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Monet or the Triumph of Impressionism

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Along with Turner, no artist has  sought more than Claude Monet (1840–1926) to capture light itself on  canvas. Of all the Impressionists, it was the man Cézanne called “only  an eye, but my God what an eye!” who stayed completely true to the  principle of absolute fidelity to the visual sensation, painting  directly from the object.

It could be said that Monet reinvented  the possibilities of color, and whether it was through his early  interest in Japanese prints, his time in the dazzling light of Algeria  as a conscript, or his personal acquaintance with the major painters of  the late 1800s, what Monet produced throughout his long life would  change forever the way we perceive both the natural world and its  attendant phenomena. The high point of his explorations were the late  series of water lilies, painted in his own garden at Giverny, that, in  their moves towards almost total formlessness, are really the origin of  abstract art.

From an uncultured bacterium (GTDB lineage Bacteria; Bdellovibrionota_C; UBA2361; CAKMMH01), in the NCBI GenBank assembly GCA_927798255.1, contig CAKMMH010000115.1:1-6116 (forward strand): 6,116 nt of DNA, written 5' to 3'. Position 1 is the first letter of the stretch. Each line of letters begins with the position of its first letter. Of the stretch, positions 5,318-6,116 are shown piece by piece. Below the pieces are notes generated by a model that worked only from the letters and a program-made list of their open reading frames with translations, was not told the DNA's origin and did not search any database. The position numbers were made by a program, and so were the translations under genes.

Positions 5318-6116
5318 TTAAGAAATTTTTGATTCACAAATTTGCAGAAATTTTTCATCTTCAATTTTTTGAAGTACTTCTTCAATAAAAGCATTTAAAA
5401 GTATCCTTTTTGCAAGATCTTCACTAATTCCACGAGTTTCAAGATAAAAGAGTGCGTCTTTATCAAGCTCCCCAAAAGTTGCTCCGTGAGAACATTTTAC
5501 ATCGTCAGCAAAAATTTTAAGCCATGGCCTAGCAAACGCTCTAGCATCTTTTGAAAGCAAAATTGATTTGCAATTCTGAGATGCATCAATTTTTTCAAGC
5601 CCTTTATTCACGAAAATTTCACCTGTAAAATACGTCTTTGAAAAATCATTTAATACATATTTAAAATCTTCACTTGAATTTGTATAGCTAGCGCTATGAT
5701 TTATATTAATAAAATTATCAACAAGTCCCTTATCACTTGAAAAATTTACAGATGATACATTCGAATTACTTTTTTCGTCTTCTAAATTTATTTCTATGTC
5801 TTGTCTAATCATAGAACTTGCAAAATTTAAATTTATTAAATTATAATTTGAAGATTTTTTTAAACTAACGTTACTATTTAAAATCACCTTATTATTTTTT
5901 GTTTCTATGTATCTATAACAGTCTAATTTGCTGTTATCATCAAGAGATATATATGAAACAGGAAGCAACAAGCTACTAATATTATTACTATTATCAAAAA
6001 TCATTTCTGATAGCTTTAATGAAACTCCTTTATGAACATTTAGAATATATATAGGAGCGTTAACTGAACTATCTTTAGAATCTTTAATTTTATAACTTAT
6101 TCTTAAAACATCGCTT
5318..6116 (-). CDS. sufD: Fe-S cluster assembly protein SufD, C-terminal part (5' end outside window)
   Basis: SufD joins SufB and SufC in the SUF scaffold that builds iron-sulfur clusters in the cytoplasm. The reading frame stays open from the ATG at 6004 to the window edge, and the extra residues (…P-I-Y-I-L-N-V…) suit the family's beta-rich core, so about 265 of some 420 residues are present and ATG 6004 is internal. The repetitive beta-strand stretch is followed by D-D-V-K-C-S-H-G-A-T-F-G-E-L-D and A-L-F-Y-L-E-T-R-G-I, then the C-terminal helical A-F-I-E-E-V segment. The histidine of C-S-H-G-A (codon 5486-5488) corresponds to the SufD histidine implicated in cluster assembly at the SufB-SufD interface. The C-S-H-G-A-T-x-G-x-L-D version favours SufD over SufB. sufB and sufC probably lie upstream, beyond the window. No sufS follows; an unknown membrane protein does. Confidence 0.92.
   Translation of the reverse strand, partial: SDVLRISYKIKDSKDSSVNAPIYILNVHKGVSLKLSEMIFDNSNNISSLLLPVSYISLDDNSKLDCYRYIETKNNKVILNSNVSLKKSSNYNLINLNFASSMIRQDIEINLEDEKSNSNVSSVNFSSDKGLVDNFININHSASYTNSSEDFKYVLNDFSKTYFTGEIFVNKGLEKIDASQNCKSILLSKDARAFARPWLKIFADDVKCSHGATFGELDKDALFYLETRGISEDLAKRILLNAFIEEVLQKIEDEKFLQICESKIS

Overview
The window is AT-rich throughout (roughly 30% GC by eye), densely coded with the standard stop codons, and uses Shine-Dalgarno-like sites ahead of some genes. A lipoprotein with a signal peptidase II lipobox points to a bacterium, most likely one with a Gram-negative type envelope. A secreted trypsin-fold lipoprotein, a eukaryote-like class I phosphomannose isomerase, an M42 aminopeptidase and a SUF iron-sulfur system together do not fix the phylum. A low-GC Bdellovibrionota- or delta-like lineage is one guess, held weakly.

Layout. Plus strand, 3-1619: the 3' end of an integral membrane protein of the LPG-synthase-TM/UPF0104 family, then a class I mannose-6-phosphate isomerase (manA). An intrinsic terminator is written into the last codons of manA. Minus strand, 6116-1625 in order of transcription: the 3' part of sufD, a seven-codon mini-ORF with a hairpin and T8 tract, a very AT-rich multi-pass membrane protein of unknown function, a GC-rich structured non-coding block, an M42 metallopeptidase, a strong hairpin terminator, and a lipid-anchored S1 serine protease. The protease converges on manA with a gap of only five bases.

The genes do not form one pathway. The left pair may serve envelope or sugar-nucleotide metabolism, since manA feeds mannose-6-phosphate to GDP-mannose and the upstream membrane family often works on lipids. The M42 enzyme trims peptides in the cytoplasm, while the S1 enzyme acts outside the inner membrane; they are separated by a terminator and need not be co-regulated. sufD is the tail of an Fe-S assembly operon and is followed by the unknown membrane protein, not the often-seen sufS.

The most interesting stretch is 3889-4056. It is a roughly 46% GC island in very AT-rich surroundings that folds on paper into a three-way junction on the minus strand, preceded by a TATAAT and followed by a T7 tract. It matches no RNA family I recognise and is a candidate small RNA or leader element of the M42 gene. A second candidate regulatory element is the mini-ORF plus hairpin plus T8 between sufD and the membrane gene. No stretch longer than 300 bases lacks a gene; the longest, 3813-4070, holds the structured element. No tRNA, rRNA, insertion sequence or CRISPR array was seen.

This biography does full justice to this most  remarkable and profoundly influential of artists, and offers numerous  reproductions and archive photos alongside a detailed and insightful  commentary.


  • Publisher :  TASCHEN; Illustrated edition (October 31, 2010) 
  • Language: :  English 
  • Hardcover :  480 pages 
  • Dimensions :  9.7 x 1.5 x 12.6 inches